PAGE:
Are We Together?

by admin November 14, 2022

“Are we together?” 

This is the question that was asked over and over in class by the biology teacher to make sure the students understood each of the elements of the lesson he was teaching. It became a question we jokingly asked each other later on in the trip to confirm that we were all on the same page with our next set of plans. But in all seriousness, it is a phrase that resonated with us. 

The “us” being a small group of my fellow Sunrise Rotary Club members, each of whom I am most grateful that I was able to share this experience with. 

“This experience” being two weeks in Africa.

D4426E07-A66F-491D-989C-330A99C737E2_1_201_a.jpgOutside of my job at Rotary Charities, I am a proud member of the Traverse Bay Sunrise Rotary Club. The Club partners with Warm Hearts Foundation (a non-profit organization based in Grand Rapids), the Elk Rapids Rotary Club, and the Limbe (Malawi) Rotary Club in to provide bicycles to students at four secondary schools in Malawi. Through ongoing fundraising efforts, the Sunrise Rotary Club purchased 220 Buffalo bicycles that were then distributed to Koche, Chaona, Nasenga, and Katema secondary schools. After one year of the program being in place, we wanted to learn what was working, what was challenging, and what potential expansion might look like. 


910FD8C1-E0DA-4572-BFA0-68DB8A17FBB7.jpgI should begin with the fact that the idea of bikes came from the students themselves during conversations that occurred in 2018 when club members were in Malawi to help build a school. The bikes are pretty interesting, too. Buffalo Bicycles are “built for big loads on tough roads in Africa” and have an assembly facility in Malawi. 

“Are we together?”

This project embodies the idea of partnership and the need to be on the same page.  We met with George, the manager of the Buffalo Bicycle shop in Mangochi, and with Chipo and Anthony at the assembly facility in Lilongwe to figure out how Rasool, the project’s mechanic, can get spare parts more efficiently and why we are seeing an unexpectedly high need for some spare parts. 

D6FFEF27-47F2-42C7-8915-112BA370CC48.jpgWe met with each school’s bike committee, which usually consisted of teachers and representatives from the PTA and Mothers group. We met with the students (or “learners” as they are called). What we heard is that the program is working—attendance has improved, academic performance has improved, and learners aren’t arriving at school exhausted from walking anywhere from 5km-18km or more. (For any runners, think of what it’s like to run that distance, much less walk it every day to school.) Many who have bicycles give a ride to others on the rear bike rack so that multiple students benefit from the mobility.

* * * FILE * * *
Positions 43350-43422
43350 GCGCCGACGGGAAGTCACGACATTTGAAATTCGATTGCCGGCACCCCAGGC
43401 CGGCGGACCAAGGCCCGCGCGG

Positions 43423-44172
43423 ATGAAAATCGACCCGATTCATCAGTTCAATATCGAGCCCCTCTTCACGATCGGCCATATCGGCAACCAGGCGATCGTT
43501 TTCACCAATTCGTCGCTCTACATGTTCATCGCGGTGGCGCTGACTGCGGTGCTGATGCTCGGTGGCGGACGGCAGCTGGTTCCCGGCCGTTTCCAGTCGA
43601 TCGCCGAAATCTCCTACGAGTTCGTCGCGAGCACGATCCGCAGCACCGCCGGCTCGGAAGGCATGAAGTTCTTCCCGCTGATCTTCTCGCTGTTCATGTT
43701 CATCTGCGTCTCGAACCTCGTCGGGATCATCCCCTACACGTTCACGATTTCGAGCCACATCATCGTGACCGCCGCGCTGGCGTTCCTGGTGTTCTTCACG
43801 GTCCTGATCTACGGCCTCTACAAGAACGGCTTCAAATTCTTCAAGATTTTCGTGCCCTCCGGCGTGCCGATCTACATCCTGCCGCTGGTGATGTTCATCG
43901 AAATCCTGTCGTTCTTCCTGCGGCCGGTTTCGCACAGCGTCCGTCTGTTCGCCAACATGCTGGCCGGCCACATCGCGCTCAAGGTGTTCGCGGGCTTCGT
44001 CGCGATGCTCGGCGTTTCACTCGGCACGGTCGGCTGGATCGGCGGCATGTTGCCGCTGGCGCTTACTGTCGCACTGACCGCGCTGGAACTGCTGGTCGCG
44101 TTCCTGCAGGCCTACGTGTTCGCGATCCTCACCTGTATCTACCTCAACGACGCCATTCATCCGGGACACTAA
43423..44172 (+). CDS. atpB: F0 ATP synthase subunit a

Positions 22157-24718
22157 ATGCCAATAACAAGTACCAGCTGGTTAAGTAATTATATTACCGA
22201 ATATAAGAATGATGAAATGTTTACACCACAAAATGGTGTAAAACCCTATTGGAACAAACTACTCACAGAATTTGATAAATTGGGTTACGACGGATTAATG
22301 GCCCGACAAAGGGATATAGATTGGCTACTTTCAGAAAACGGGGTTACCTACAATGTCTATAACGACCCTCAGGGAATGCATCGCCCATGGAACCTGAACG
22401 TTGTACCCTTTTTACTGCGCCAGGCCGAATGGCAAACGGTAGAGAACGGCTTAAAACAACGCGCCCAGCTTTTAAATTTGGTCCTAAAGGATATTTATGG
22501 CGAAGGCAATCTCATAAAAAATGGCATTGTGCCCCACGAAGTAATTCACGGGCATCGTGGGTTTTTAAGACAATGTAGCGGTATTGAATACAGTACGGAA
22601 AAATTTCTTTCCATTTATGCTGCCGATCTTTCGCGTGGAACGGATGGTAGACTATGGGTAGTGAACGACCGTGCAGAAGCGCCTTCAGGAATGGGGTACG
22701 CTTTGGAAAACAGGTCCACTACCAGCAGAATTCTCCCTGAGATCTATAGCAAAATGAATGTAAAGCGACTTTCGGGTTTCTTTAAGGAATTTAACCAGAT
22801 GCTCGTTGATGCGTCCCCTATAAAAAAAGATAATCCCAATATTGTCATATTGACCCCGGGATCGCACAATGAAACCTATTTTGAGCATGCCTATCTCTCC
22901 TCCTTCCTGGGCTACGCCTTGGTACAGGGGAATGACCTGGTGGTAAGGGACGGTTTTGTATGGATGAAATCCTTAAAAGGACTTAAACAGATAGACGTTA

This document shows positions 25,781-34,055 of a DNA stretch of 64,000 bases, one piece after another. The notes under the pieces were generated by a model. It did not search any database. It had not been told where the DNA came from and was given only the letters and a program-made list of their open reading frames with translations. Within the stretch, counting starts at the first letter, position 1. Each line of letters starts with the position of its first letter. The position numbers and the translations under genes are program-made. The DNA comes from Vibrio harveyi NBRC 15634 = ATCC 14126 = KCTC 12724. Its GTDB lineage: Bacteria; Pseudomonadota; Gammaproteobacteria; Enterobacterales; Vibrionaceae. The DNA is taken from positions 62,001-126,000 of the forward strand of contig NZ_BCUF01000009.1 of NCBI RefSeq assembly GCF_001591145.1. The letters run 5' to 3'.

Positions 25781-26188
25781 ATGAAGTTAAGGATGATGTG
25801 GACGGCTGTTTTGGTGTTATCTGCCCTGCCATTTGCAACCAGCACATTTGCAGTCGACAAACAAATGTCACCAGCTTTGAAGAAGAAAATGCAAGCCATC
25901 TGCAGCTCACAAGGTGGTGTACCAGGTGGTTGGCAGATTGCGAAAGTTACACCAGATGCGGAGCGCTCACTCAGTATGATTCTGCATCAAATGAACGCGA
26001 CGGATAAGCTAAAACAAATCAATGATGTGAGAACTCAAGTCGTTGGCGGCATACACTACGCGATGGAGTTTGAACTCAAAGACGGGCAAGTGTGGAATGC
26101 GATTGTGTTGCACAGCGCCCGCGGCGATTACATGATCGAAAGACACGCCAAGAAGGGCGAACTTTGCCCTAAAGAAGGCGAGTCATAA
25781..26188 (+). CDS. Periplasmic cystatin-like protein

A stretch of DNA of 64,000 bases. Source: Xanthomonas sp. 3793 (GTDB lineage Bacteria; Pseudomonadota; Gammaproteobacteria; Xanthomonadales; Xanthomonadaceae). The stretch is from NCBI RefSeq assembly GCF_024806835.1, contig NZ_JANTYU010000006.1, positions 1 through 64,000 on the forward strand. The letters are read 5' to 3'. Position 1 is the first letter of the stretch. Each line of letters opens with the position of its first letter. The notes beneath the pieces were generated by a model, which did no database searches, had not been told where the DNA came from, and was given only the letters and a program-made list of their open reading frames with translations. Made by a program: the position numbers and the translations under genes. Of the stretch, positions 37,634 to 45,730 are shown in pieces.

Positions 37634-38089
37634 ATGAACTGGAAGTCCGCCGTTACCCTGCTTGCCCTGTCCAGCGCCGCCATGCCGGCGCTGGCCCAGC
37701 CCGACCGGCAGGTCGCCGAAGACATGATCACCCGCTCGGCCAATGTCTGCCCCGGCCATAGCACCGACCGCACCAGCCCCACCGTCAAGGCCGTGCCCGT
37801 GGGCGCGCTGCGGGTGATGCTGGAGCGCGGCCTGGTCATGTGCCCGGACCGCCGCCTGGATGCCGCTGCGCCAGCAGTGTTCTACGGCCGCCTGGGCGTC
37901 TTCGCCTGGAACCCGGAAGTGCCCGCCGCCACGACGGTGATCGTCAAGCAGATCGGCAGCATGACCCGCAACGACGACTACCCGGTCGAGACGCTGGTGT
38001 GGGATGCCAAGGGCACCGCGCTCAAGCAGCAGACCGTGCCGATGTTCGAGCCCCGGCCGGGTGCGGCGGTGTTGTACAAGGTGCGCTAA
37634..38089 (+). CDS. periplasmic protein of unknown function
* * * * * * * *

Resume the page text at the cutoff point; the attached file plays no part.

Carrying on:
We learned of other challenges, particularly for girls and their inability to focus on their studies once they are home because family obligations of cooking meals and caring for younger siblings might take priority. But, we left our meetings energized with ideas of how to problem-solve and potentially build upon this first year to impact more learners. 

Beyond our “business” at the schools, we witnessed great reverence for education on the part of the learners and the teachers, a great desire to be there, and palpable joy from the learners playing with the frisbees and soccer balls we brought. In the evenings, we had the opportunity to have dinner with local dignitaries, including a member of parliament, the District Education Manager, a local chief, a Dutch doctor, and others, giving us a broader context for what we were seeing at the schools. 

59B73688-4492-4E1C-8F41-39C1DFE01E1B.jpgAfter this whirlwind week in Malawi, we took the opportunity to go on safari in Kenya. (If you are going to travel 13-15 hours on a plane to Africa, you should take advantage of the time there!) As someone who is easily entertained by ducks on the Boardman River, it was a nice way to let my brain settle from all the activity of the previous week. We ended our time by visiting other education-based projects in Nairobi that are supported by our partner, Warm Hearts Foundation. 

“Are we together?” This phrase reflects so much of what we experienced—a sense of community, of learning from one another, of partnership, and of a desire to be on the same page in order to move forward for the sake of the learners. Their enthusiasm, dedication, and resilience are what will stay with me. So, “Are we together”. I say, yes. 

To learn more about the Sunrise Rotary Club, visit their website.
To learn more about Warm Hearts Foundation, visit their website.

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